The Michigan-based deli and bakery also operates a much loved catalogue service to ship its delicacies across the country, as well as ten (that's right TEN) other businesses related to food and education. For past Ann Arbor residents who hunger for a slice of their University of Michigan years, or just something different in the gift category, Zingerman's has a very loyal following.

"If you want the staff to give great service to customers, the leaders have to give great service to the staff," says Elizabeth Lindau, a past Zingermans employee and current Assistant Director of Development at Kalamazoo College. "This rule is less obvious and probably less widely accepted than some of the others. But it’s every bit as important."

"It’s one of the key tenets of Servant Leadership, which is the core of our leadership philosophy at Zingerman’s. (We learned it from Robert Greenleaf ’s excellent book, Servant Leadership.) "Lindau said. "Here’s the deal: the service that the staff gives to customers is never going to be better than the service that we as leaders provide to the staff. The tone comes from the top; although exceptional service providers may occasionally crop up on their own, they’ll always be the exception. The rest is up to us.”

Recognize your employees' good work.

As noted by Quantum Workplace, a company that helps others measure employee engagement, "a recent study shows that the sentiment ‘If I contribute to the organization’s success, I know I will be recognized’ was a top driver of employee engagement in 2018. Highly engaged employees know they will be commended and rewarded for being productive and are therefore more likely to go above and beyond."

And it's not just about giving someone a shout out at a meeting or another gold star for their cube wall. It's about rewarding employees in a way that they see as valuable.

How would THEY like to be recognized or rewarded? You won't know unless you engage them first.

Offer benefits that benefit your employees.

Healthcare aside, the perks that come with being employed are often bundled in impersonal ways. Discounts from businesses you don't frequent, a free gym membership that isn't anywhere near your home or office, or a monthly meal that doesn't fit your nutritional plan are just some of the ways that companies are spending more effort on perks that fall flat in the eyes of employees.

Benefits that are a product of tuning in to employee needs and wants are ones that keep them engaged and motivated at work — and are easy ways for employees to brag about their good workplace to others.

"I think offering thoughtful benefits and experiences to employees shows the company's investment in its people, not just its product," said Lacey who works at a software design company. "I appreciate knowing that my company cares about me and my happiness. It makes me more likely to promote the company to others."

"I have worked for companies that have really great looking customer-facing products, but their employee intranets really suck," she said. "When an intranet with all the tools we need for expense and time reporting is easy to navigate I know they care. I know these tools are not cheap and it shows that the company really wants you to think highly of them. I also appreciate high-quality technology and a training budget of sorts. It doesn't need to be a lot but knowing that I can take the time out of my regular work routine to attend a conference is a pretty great perk."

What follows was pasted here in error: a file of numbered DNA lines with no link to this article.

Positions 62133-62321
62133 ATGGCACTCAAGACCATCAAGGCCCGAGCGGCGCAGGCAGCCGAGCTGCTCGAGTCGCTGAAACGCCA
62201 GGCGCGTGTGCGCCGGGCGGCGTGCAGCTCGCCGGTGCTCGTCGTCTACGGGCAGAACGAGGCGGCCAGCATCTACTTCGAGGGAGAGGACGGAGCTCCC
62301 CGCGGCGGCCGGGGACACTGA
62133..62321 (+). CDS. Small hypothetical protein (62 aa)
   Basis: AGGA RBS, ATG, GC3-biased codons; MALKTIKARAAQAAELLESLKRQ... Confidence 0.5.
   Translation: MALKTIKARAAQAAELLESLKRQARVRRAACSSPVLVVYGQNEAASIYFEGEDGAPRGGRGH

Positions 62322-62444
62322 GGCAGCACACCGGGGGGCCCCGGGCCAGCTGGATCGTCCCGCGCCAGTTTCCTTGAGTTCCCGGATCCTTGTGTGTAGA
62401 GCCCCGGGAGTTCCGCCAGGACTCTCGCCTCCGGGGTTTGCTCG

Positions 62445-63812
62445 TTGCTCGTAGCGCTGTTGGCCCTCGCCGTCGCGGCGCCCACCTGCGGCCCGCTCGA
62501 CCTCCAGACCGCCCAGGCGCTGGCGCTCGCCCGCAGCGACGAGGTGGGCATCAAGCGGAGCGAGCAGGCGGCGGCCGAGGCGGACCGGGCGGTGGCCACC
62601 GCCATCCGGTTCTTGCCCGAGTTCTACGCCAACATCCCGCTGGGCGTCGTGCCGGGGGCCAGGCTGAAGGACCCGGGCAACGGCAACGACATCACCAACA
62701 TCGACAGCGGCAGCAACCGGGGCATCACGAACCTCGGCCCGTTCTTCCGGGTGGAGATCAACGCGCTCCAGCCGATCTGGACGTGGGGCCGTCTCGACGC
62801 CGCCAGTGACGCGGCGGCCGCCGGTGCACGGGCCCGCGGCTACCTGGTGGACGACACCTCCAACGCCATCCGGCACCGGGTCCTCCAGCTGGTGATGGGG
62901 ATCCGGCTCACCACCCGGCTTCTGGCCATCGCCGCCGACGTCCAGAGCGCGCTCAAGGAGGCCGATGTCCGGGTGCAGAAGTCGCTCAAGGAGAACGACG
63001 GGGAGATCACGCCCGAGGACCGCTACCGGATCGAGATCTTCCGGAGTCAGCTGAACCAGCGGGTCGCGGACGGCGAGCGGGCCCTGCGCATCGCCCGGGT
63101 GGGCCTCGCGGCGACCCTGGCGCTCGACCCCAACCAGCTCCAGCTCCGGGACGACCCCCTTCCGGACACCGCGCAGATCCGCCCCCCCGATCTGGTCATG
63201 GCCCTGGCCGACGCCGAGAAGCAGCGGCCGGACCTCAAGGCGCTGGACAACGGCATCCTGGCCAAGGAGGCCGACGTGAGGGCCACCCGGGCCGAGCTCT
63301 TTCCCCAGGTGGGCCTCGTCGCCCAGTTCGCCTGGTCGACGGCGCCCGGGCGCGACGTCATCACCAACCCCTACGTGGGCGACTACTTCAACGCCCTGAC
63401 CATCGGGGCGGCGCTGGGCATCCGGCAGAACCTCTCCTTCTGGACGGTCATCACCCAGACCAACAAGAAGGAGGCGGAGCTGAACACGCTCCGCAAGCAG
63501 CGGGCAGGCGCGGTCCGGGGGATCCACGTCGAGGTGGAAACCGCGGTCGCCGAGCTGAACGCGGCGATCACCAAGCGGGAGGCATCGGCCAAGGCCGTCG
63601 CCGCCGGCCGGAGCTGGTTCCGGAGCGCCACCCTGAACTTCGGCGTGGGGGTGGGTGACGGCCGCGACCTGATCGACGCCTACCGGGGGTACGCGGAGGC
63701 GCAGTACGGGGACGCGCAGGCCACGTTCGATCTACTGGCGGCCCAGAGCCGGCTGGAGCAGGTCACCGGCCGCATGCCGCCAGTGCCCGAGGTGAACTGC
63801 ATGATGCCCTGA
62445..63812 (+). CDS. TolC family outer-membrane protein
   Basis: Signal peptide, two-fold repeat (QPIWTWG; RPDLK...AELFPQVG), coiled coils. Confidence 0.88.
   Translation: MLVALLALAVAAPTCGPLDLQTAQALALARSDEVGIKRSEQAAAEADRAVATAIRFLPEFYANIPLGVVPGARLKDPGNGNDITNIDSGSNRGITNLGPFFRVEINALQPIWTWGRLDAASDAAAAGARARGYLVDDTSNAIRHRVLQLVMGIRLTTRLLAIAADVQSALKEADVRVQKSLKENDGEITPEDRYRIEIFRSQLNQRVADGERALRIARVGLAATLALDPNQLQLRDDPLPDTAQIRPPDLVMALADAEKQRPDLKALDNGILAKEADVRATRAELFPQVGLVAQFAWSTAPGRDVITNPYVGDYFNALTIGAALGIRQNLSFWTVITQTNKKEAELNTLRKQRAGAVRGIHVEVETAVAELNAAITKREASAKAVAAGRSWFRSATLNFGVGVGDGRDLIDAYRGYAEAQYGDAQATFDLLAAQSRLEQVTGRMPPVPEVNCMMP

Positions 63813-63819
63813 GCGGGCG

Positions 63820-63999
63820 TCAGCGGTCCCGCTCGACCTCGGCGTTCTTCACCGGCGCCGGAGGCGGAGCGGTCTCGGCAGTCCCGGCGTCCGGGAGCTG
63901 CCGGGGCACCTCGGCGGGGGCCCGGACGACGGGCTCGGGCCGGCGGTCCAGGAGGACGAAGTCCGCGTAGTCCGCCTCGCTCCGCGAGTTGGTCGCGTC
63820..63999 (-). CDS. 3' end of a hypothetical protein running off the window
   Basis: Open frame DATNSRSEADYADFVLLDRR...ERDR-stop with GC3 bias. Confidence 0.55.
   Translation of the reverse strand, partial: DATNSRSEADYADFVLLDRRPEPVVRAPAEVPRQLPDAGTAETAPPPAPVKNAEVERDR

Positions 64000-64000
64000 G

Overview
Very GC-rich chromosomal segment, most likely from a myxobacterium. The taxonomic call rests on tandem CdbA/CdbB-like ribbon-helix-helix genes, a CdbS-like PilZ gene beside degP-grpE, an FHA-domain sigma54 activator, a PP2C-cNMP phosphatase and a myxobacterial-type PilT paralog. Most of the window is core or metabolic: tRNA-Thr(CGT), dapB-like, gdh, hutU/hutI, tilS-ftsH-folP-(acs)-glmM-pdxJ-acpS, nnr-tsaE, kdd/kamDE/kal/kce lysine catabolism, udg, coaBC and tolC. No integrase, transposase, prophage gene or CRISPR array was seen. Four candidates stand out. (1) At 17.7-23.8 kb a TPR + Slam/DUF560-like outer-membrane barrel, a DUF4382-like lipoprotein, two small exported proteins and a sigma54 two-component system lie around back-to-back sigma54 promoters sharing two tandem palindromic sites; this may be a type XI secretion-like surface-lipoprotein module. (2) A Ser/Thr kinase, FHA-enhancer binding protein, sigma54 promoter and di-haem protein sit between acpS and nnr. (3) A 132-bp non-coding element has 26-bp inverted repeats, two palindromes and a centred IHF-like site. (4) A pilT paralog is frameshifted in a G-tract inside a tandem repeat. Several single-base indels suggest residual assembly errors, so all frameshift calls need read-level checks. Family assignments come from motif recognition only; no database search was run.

Listen to employees and make changes.

It's one thing to say, "Does anyone have anything they'd like to say?" when anyone who speaks up would be on the spot. Instead, offer employees supportive and easy to use forums to express their thoughts and ideas for improving employee engagement.  

Think 360 Degree Feedback:

  • It's easy to create online surveys and compile answers, especially if you keep it simple and to the point. "You are on page 1 of 20" is not a good sign.
  • We're past the "suggestion box" era, but having a "feedback@" email account that's monitored by HR or office management staff is a modern convenience that tells employees you're listening. (As long as you truly are listening!)
  • Use employees to staff multi-department planning committees to voice issues that have come up across the company to a compassionate listener on a higher level. Having a forum that listens and acts on internal issues beats grumbling staff frowning over coffee every morning.

This kind of engagement isn't just lip service, it really works to improve the workplace for the company and the employee.

"Continually measuring employee sentiment will help you better understand what areas to take action on and how to make the biggest impact," writes Emplify CEO and member of the Forbes Human Resources Council Santiago Jaramillo at Forbes. "When employees are authentically engaged, it leads to productivity, profitability and, more importantly, a team of workers pursuing the company’s vision and goals with vigor and enthusiasm every single day."

What's working for you?

Is your company engaging in the right way? Or how would you like to see them change? Let us know in the comments, or contact us.